In literature, as in life, troubles and suffering tend to be emotionally powerful and to arouse our interest and compassion — to some extent even when the sufferer is a far-from-admirable person or character. We are not shown, in any detail, the inner suffering of Honoria Dedlock, but at least we know that her suffering exists. With Esther Summerson, even this source of interest in the character is mostly lacking. Except for her earliest years, when she was being raised by her rather unfeeling aunt (Miss Barbary), and during a short period of dismay and self-doubt after the scarring of her face by smallpox, Esther has lived a life far from rich in the drama of troubles and suffering. She dwells, throughout most of the story, in security and comfort and looks forward to a happy marriage with her guardian. Then she acquires even better prospects when her husband turns out to be Allan Woodcourt, who seems to be both dashing and solid. But the difficulty Esther experiences when she is trying to keep the identity of her mother a secret is not intense or long lasting.
Esther is also too uncomplicated to be one of the great heroines of literature. Complication makes for lifelikeness. It also challenges us intellectually — we are drawn into a deeper engagement as more and more of a character’s complexity is presented to us, for the simple reason that we have to make some effort to understand it, to see the personality as a whole. And in reading, deeper engagement is another term for interest.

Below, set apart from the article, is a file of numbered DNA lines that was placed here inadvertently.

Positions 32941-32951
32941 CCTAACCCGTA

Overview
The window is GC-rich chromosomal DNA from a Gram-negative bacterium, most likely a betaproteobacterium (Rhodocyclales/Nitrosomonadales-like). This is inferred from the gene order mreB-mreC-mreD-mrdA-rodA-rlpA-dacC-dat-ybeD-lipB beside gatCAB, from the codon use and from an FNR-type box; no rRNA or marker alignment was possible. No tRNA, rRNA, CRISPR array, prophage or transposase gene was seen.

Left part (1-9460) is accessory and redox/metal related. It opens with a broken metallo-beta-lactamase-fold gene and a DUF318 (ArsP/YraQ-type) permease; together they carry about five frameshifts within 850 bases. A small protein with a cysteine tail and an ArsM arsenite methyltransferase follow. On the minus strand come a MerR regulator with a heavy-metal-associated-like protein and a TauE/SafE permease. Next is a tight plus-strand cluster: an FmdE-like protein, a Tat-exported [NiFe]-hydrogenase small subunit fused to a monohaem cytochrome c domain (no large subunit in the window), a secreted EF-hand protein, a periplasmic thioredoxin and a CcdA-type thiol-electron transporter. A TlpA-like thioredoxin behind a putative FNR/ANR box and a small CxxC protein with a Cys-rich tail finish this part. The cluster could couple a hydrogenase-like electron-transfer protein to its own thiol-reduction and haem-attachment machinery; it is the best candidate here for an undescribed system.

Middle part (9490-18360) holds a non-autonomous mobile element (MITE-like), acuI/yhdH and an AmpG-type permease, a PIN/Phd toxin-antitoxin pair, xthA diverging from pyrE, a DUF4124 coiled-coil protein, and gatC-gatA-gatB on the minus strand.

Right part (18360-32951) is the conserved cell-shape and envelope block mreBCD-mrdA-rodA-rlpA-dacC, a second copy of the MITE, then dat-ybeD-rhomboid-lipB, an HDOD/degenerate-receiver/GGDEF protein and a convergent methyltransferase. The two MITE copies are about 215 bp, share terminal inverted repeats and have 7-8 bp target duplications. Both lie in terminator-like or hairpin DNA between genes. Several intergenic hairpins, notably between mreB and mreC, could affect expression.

In her uncomplicated, unfailing goodness, Esther is more of an ideal than a “convincing” character, one that might have been based on a real-life individual. Matters are made worse by the fact that much of the story is narrated by Esther; we have the nagging feeling that much of what she observes and reports is more complicated — hence, more interesting — than her uncomplicated perspective allows us to see.
Most of the heroines (or female principals or protagonists) of Dickens’ books are somewhat unsatisfying in this way. What may be virtuousness in life becomes faultiness in fiction: The ideal becomes the unreal. But is there more to the matter? Is it possible that, at least to some extent, we dissociate Esther from all reference to real life and consciously or “instinctively” experience her as the ideal, as the Eternal Feminine, archetypal femininity, a Cinderella or Good Daughter or Beloved Bride figure? If so, then despite her limitations with regard to real-life women, she would affect us and not be a wholly wasted literary portrait.